The background of this post is that the General Assembly passed the National Popular Vote Interstate Compact (NPVIC) for the second time since 2008 on Thursday, June 13, 2013 (then-Governor Donald Carcieri vetoed the legislation). I outlined my feelings about NPVIC last year when Senator Erin Lynch and Representative Raymond Gallison had bills out in the 2012 session. I don’t agree with Andrew Morse that electing the president by popular vote is a “crazy” idea; I think it’s maddening to elect our executive via the anti-democratic Electoral College.
I didn’t realize that the NPVIC was even introduced until I saw it was passed on Twitter, which shows how out of the loop I often am. One of the things that interested me were tweets by a Tea Party group, attributing Rep. Dennis Canario as claiming that NPVIC was unconstitutional, Rep. Lisa Baldelli-Hunt as arguing RI would get more irrelevant, and that some legislator explained how the Electoral College works.
Let’s get the irrelevancy argument out of the way. The area surrounding Providence consistently ranks in the top 50 – 100 media markets, meaning you can reach a lot of voters really quickly. If every vote counts now, not just the ones that win you electoral votes, you have a good reason to focus on going to media markets like Providence. I can anticipate the counter-counterarguments, but since they distract from the main points, I won’t get into them here.
What I really want to address is the thing I see reflected in the attributed remarks from Canario (for the record, no, the NPVIC is not unconstitutional, the Constitution gives the states the power to apportion their electoral votes as they wish). This seems to me to be what historian William Hogeland has referred to as “hyperconstitutionalism” which I’m interpreting to be the idea that the Constitution is this sacrosanct document that every piece of legislation needs to have a ton of textual support from. That’s not what the Constitution is; it’s a document of compromise created by compromised men and further amended by other compromised men (mostly). It’s one that can be further amended.
Hand-in-hand in this is the apotheosis of the Founders, elevating to them to a status of “can do no wrong” regardless of the fact that they did a lot of wrong. A lot. Samuel Adams helped engineer a coup d’etat that overthrew the Pennsylvania government led by John Dickinson that resisted declaring independence; despite Dickinson’s pro-reconciliation government having won an election the same month as the coup; remember, this was the state that was hosting the Second Continental Congress that eventually wrote the Declaration of Independence (Dickinson opposed independence, but prior to that point was the leading luminary in the colonies of resistance to British oppression). Alexander Hamilton, his mentor/war profiteer Robert Morris, and their allies encouraged a later coup d’etat to get the Continental Congress to agree to pay bondholders after the war (Washington stopped it, but the Continental Congress still adopted Morris’ and Hamilton’s plans).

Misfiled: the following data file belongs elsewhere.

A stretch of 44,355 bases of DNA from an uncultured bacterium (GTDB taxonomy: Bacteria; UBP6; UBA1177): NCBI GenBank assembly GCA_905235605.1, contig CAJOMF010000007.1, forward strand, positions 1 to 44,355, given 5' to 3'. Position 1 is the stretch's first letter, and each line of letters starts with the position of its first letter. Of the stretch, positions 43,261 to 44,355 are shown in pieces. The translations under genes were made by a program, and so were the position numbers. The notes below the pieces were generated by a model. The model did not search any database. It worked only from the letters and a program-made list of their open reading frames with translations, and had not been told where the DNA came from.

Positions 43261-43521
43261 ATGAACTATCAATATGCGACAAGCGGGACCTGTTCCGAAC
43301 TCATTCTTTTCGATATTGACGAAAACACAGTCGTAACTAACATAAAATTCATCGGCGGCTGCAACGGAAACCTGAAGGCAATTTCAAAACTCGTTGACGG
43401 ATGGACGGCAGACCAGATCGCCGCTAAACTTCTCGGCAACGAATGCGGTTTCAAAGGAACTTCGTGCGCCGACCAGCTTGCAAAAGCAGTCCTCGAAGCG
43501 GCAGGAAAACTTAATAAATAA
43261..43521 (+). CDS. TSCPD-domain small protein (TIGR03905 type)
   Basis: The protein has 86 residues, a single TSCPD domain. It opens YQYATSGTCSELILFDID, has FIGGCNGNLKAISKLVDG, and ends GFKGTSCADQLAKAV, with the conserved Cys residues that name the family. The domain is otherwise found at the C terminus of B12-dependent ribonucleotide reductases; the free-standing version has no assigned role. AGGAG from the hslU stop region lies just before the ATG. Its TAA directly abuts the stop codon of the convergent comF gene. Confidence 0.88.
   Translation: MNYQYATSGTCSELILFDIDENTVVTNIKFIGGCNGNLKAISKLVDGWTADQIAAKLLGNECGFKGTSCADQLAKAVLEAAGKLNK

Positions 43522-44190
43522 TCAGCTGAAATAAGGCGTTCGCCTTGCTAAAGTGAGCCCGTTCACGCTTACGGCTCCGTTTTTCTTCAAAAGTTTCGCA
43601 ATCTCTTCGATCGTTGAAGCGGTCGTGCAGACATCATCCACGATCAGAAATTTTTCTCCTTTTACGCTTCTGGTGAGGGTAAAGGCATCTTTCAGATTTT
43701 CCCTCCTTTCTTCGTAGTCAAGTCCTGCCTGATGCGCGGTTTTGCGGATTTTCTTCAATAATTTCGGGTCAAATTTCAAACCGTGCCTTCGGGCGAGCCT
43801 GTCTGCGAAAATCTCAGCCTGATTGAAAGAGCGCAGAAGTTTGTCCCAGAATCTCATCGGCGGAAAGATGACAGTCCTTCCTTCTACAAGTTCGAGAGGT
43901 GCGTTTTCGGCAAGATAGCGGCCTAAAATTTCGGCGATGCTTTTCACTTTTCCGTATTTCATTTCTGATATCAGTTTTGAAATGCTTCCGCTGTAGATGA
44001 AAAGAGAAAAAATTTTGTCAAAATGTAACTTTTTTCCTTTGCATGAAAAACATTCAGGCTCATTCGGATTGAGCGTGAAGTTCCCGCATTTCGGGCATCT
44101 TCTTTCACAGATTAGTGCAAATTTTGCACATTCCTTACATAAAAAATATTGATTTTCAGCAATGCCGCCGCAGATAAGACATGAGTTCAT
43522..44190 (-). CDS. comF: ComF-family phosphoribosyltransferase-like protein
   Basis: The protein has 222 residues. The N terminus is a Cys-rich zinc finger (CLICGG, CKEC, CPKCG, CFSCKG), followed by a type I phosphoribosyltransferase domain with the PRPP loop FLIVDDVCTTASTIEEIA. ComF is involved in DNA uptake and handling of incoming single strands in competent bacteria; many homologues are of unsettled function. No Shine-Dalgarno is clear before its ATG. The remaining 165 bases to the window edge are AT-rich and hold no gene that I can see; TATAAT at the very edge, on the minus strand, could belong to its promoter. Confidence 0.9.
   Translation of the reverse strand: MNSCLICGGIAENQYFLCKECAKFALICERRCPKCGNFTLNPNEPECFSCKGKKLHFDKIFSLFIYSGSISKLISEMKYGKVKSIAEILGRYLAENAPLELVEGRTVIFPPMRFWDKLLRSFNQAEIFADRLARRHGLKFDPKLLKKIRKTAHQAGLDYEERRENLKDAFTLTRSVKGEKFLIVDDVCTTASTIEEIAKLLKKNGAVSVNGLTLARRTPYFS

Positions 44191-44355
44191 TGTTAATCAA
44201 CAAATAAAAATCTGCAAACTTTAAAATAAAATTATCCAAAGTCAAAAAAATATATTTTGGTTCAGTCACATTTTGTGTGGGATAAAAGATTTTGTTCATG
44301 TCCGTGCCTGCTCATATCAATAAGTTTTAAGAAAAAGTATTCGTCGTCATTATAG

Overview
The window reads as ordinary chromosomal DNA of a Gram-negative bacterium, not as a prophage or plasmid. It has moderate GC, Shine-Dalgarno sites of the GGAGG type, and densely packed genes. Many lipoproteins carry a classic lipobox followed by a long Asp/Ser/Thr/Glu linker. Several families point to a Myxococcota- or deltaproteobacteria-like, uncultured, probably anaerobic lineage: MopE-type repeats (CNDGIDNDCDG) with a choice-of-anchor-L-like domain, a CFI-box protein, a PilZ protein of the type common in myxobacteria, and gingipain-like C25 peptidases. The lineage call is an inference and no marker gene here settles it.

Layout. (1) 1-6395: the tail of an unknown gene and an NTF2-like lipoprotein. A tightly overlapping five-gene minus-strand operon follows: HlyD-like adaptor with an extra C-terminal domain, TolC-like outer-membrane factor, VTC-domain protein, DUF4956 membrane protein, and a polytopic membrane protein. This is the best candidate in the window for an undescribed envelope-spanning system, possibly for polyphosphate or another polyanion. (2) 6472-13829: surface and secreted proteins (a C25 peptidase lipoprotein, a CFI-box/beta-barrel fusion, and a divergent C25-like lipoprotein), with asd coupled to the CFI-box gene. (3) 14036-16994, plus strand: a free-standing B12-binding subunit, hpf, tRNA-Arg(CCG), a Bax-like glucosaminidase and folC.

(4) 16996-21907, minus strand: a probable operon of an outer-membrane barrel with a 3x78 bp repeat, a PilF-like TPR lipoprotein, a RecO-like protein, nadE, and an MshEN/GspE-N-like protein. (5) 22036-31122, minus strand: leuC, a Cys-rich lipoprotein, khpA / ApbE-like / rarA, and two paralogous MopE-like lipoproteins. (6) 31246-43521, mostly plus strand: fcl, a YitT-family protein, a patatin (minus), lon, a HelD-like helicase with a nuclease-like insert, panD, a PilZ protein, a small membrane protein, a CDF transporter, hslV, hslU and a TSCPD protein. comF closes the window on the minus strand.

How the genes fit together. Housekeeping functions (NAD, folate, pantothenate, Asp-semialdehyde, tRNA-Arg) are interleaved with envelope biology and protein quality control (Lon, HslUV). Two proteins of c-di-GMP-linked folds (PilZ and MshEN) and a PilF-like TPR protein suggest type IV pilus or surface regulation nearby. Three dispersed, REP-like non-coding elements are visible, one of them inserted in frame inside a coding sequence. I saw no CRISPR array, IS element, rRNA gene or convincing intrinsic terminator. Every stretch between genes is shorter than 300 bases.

Government isn’t a static institution, it’s one that needs to continually change. Some Founders recognized that; it’s how you get the transformation from the Articles of Confederation to the U.S. Constitution. But many opposed even that change; Rhode Island notably did (it’s not an accident no Rhode Islanders were delegated to go to the Constitutional Convention). Our founders were revolutionaries, some were radicals even by today’s standards (Thomas Paine, notably). If you look at their document as a revolutionary document, then it shouldn’t be hard for you to consider other revolutionary changes as well.
If you think of their document as essentially a codified version of the British constitution (which is unwritten), with a few changes, then it becomes easier to support the idea of a static republic. But that’s still bad. Think of all the things that were considered inconceivable or dangerously radical in the Founders’ day: black people voting or holding office, women voting or holding office, Indians voting or holding office, open homosexuality, people without property holding elective office, people without a certain threshold of personal wealth voting, a standing military, income tax, presidential campaigns, political parties, a nonpartisan press, etc., etc. There are hundreds of things we take for granted that many of the Founders would’ve been horrified to learn about. Because on hundreds of issues, it turns out that late 18th Century people are probably not best people to guide our decision-making in the 21st Century.
The argument for the Electoral College is an inherently antidemocratic argument. Its proponents do not trust the American people to select their own chief executive. That is the heart of this issue. You either believe in democracy or you believe in 538 people (mostly political party insiders) getting together to cast their votes for the person they want (there is nothing beyond laws in 24 states that prevent electors from being unfaithful to the voters of their state).
It’s small wonder that a majority of Americans consistently support a national popular vote for president; it’s patently clear: the system is undemocratic. The Founders wanted it that way; Edmund Randolph opened the Constitutional Convention noting that “our chief danger arises from the democratic part of our constitutions.” Randolph and many of his contemporaries feared democracy, they fear “the People” in whose name they were assembling. And they were wrong. We shouldn’t look to people who feared democracy to inform what we do in our democracy. We are Americans, and we, the People, get to make those decisions today.